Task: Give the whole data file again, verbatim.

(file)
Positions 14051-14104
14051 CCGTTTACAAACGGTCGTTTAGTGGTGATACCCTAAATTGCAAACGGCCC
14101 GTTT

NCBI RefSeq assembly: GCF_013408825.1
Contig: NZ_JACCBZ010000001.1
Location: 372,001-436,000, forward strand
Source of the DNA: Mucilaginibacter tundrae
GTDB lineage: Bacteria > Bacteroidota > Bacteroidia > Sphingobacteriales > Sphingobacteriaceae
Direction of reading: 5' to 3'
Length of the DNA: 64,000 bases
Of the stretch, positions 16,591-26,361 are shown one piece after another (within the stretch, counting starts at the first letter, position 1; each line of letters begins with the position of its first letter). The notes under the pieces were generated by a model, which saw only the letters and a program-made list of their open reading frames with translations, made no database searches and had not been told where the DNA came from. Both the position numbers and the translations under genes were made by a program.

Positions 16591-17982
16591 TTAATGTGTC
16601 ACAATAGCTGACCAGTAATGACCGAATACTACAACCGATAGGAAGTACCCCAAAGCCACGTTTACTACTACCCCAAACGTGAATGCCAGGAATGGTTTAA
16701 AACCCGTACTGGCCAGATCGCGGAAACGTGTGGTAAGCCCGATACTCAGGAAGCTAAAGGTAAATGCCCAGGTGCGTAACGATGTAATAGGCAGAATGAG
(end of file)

Positions 14051-14104
14051 CCGTTTACAAACGGTCGTTTAGTGGTGATACCCTAAATTGCAAACGGCCC
14101 GTTT

NCBI RefSeq assembly: GCF_013408825.1
Contig: NZ_JACCBZ010000001.1
Location: 372,001-436,000, forward strand
Source of the DNA: Mucilaginibacter tundrae
GTDB lineage: Bacteria > Bacteroidota > Bacteroidia > Sphingobacteriales > Sphingobacteriaceae
Direction of reading: 5' to 3'
Length of the DNA: 64,000 bases
Of the stretch, positions 16,591-26,361 are shown one piece after another (within the stretch, counting starts at the first letter, position 1; each line of letters begins with the position of its first letter). The notes under the pieces were generated by a model, which saw only the letters and a program-made list of their open reading frames with translations, made no database searches and had not been told where the DNA came from. Both the position numbers and the translations under genes were made by a program.

Positions 16591-17982
16591 TTAATGTGTC
16601 ACAATAGCTGACCAGTAATGACCGAATACTACAACCGATAGGAAGTACCCCAAAGCCACGTTTACTACTACCCCAAACGTGAATGCCAGGAATGGTTTAA
16701 AACCCGTACTGGCCAGATCGCGGAAACGTGTGGTAAGCCCGATACTCAGGAAGCTAAAGGTAAATGCCCAGGTGCGTAACGATGTAATAGGCAGAATGAG